Iceland in 16 Days: Day 1, South Region, Seljalandsfoss Waterfall

Welcome to Mish Moments!

Please visit my About Page for my background, guest submissions, and information about the focus of this website.

I kick off Mish Moments with a series of articles on Iceland. In the summer of 2015 my wife Liz and I had a glorious trip. We spent 15 nights (16 days) on the island.

We will take you around Iceland, and the amazing trip we had with scenes of waterfalls, ice beaches, puffins, whales, geysers, rainbows, glaciers, and colorful fishing boats in small harbor villages.

My free Iceland Guide is packed with information about what to bring, where to go, what to do, where to stay, what to expect in each location, and what literature to read before your trip.

Feature Image Details: Canon 16-35MM F4 L Lens at 22MM, F/14, ISO 100 for 1/13 second. This is my favorite general purpose lens. Check out my Equipment List page for additional ideas and discussion.

Iceland Day One

We arrived in Reykjavik at 6:00AM. It was cold and rainy. We could not get our Garmin to work. I feared the entire trip might be the same.  Such fears were soon dashed. Once outside of Reykjavik, the weather turned, the sun came out, and we were on our way.

I had a bad case of jet lag, not getting any sleep on the Icelandair flight from Boston.  Seriously tired, we pulled into the Hotel Ranga for breakfast, between Reykjavik and Vik, with Vik being our first night’s stop.

The operators were extremely generous. They saw me half-asleep on one of their benches and said we could lie down for a while in their beautiful upstairs sitting room.

After a few hours nap and an excellent buffet breakfast, we were on our way to Vik.

We passed two major waterfalls along the way. Seljalandsfoss, shown here, was the second. Skógafoss was first, but I will comment on Skógafoss in a collection of images between Reykjavik and Vik.

Seljalandsfoss Waterfall


Best Angles

There are two very nice vantage points for photographing Seljalandsfoss. The first behind the waterfall. The second is high up the hillside parallel or slightly above the waterfall. Down below, where most people were, is an inferior location.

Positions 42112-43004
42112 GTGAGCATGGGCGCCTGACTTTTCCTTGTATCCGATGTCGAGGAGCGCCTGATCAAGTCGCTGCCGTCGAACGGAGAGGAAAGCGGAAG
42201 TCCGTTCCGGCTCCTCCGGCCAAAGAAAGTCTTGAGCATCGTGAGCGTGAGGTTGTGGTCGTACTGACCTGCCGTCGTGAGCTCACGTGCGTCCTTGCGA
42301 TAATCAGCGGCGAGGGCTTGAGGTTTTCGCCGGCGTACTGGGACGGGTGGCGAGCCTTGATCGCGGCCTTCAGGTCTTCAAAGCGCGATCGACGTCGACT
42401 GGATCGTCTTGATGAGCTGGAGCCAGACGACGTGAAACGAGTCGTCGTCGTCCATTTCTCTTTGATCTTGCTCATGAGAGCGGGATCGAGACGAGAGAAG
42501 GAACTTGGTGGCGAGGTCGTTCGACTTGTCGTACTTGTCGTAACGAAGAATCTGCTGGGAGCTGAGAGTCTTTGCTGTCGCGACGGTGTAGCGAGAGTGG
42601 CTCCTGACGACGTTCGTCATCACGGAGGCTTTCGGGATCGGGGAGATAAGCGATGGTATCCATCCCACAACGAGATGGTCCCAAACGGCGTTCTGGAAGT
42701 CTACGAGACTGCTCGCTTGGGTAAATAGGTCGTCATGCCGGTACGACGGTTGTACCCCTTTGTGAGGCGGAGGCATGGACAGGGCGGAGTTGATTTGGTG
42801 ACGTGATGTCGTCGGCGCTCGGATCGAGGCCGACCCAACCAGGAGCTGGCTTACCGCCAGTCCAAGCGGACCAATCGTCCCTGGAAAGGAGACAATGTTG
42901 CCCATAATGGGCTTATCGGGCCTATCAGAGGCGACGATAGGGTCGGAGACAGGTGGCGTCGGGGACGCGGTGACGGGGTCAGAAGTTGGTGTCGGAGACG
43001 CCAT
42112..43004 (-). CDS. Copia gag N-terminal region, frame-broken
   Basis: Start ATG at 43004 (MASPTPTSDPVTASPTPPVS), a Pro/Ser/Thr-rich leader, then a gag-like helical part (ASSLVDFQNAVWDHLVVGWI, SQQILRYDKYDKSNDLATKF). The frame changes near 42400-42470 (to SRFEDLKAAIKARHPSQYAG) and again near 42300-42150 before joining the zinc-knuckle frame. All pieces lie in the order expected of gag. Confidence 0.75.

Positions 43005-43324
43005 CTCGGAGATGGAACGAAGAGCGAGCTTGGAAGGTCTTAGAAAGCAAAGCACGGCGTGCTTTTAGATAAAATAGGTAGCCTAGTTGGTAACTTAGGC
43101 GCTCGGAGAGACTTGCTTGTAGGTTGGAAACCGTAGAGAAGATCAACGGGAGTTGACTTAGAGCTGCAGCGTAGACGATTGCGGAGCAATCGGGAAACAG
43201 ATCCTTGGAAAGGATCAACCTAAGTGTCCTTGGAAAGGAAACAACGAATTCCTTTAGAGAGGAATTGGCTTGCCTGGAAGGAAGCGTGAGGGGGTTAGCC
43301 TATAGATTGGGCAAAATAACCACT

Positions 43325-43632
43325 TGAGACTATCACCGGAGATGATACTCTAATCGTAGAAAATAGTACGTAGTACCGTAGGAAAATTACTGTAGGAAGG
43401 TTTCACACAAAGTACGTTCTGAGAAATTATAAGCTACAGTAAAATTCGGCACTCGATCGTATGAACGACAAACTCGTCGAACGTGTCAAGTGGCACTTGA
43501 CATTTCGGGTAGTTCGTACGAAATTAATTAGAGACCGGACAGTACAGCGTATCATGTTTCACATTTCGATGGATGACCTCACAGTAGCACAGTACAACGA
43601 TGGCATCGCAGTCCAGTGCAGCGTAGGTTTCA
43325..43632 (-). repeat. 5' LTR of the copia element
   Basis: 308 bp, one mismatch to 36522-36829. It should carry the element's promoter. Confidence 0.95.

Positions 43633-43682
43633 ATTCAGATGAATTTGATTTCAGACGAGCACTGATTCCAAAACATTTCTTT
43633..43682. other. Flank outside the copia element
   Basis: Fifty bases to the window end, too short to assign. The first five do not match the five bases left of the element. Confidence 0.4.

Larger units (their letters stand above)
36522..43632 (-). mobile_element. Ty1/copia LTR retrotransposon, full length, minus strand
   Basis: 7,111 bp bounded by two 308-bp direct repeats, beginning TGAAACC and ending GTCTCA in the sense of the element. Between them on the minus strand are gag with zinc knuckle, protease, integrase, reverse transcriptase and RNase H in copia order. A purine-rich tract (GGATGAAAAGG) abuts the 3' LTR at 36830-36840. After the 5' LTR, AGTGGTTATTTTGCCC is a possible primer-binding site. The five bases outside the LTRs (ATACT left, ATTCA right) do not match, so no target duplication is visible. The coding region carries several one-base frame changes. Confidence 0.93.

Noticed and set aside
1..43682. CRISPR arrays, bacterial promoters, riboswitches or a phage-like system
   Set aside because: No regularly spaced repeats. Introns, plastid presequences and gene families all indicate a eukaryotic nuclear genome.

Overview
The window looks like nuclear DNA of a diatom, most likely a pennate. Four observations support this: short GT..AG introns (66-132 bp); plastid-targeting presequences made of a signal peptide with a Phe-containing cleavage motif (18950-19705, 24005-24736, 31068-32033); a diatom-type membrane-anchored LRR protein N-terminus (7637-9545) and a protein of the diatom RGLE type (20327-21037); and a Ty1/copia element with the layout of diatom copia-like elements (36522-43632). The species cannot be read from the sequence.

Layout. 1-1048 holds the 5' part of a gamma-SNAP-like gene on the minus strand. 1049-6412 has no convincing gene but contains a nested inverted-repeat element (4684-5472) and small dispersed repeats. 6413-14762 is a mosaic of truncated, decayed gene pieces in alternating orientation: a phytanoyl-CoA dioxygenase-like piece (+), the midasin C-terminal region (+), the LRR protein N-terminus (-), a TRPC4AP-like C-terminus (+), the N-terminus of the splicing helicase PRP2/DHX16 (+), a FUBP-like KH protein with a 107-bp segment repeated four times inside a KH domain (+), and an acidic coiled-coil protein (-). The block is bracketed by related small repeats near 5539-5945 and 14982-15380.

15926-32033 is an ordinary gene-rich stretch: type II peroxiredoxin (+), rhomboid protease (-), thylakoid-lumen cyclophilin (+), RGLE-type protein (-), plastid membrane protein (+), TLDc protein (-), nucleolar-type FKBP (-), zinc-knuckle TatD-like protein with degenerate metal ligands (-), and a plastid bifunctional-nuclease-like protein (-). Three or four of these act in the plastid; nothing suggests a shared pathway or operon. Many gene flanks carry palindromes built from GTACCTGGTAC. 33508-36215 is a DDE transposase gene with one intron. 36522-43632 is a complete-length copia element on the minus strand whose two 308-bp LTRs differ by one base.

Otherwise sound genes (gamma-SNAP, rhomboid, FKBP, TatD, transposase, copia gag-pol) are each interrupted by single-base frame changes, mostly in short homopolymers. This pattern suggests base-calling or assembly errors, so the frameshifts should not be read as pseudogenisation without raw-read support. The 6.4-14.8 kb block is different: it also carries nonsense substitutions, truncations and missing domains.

Depending on wind direction, it may not be possible to photograph from behind the waterfall. As it was, I was wiping off the front of my lens after every shot. Spray is a huge problem even if the wind is not blowing at you. Most of those behind the waterfall gave up.

Get a box of lens-cleaning wipes. I nearly used an entire box when photographing waterfalls in Iceland.


There is a huge variation in light in the sky and light on the cliff behind the waterfall. There are several ways of dealing with contrast.

  1. Expose for the highlights and let the shadow areas go black
  2. Take multiple exposures and blend them with an HDR (High Dynamic Range) program
  3. Take multiple exposures and manually blend them yourself in Photoshop
  4. Take a single exposure pushing the exposure as high as you can without blowing out the highlights, and working as best you can with a single image

The feature image at the top uses method 3. The image above uses method 4.

I tried using Lightroom’s HDR merge program but the results were not acceptable. Part of the problem was my own doing. I did not capture the shadow exposures correct. The result was purple-green in shadow areas. I did better blending multiple exposures of the scene myself, using Photoshop.

Words of Thanks

  • To my beautiful wife and best friend Liz, with whom we have shared many special moments traveling the United States, Europe, and Iceland.
  • To all our friends and the many people we met on our many travels
  • To the folks at WordPress for spending countless hours tweaking this layout until I was finally convinced I had it correct.

Please Share!

If you like this article, please share by email or use one of the share buttons beneath the article.

Much more coming: Click to Subscribe by Email.

Up Next: In and around Vik

Mike “Mish” Shedlock